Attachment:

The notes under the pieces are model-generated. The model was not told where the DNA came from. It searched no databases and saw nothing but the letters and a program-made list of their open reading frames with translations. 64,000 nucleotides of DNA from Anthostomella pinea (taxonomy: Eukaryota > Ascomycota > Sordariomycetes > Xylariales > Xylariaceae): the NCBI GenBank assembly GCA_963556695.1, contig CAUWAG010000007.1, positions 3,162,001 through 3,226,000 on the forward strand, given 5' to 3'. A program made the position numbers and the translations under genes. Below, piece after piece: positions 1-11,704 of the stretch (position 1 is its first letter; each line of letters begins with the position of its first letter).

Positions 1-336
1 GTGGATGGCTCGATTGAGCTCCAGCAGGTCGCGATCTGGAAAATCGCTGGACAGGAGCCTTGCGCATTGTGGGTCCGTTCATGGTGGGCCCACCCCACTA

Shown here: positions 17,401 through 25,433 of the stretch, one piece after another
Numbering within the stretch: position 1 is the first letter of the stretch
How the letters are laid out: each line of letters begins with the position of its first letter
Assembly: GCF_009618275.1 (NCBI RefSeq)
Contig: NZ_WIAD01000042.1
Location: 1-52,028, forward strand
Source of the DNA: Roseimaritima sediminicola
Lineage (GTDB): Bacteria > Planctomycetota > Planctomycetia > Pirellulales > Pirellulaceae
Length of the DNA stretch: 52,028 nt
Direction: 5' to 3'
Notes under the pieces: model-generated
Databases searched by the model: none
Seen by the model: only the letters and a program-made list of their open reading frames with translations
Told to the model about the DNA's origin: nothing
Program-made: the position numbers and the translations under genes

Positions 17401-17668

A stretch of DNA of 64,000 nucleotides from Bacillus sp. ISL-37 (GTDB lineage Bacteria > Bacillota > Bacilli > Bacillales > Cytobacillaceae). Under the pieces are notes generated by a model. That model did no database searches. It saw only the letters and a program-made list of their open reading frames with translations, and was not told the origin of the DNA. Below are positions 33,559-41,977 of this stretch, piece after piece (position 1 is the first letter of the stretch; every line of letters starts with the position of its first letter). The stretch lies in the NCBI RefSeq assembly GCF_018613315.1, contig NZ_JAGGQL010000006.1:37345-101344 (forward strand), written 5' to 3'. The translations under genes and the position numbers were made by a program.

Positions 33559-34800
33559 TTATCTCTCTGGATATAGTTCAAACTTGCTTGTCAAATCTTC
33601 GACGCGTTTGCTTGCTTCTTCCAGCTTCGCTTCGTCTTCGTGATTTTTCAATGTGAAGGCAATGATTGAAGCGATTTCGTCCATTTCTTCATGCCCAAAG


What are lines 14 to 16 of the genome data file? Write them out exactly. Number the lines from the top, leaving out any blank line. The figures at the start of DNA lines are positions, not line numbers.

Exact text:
Notes under the pieces: model-generated
Databases searched by the model: none
Seen by the model: only the letters and a program-made list of their open reading frames with translations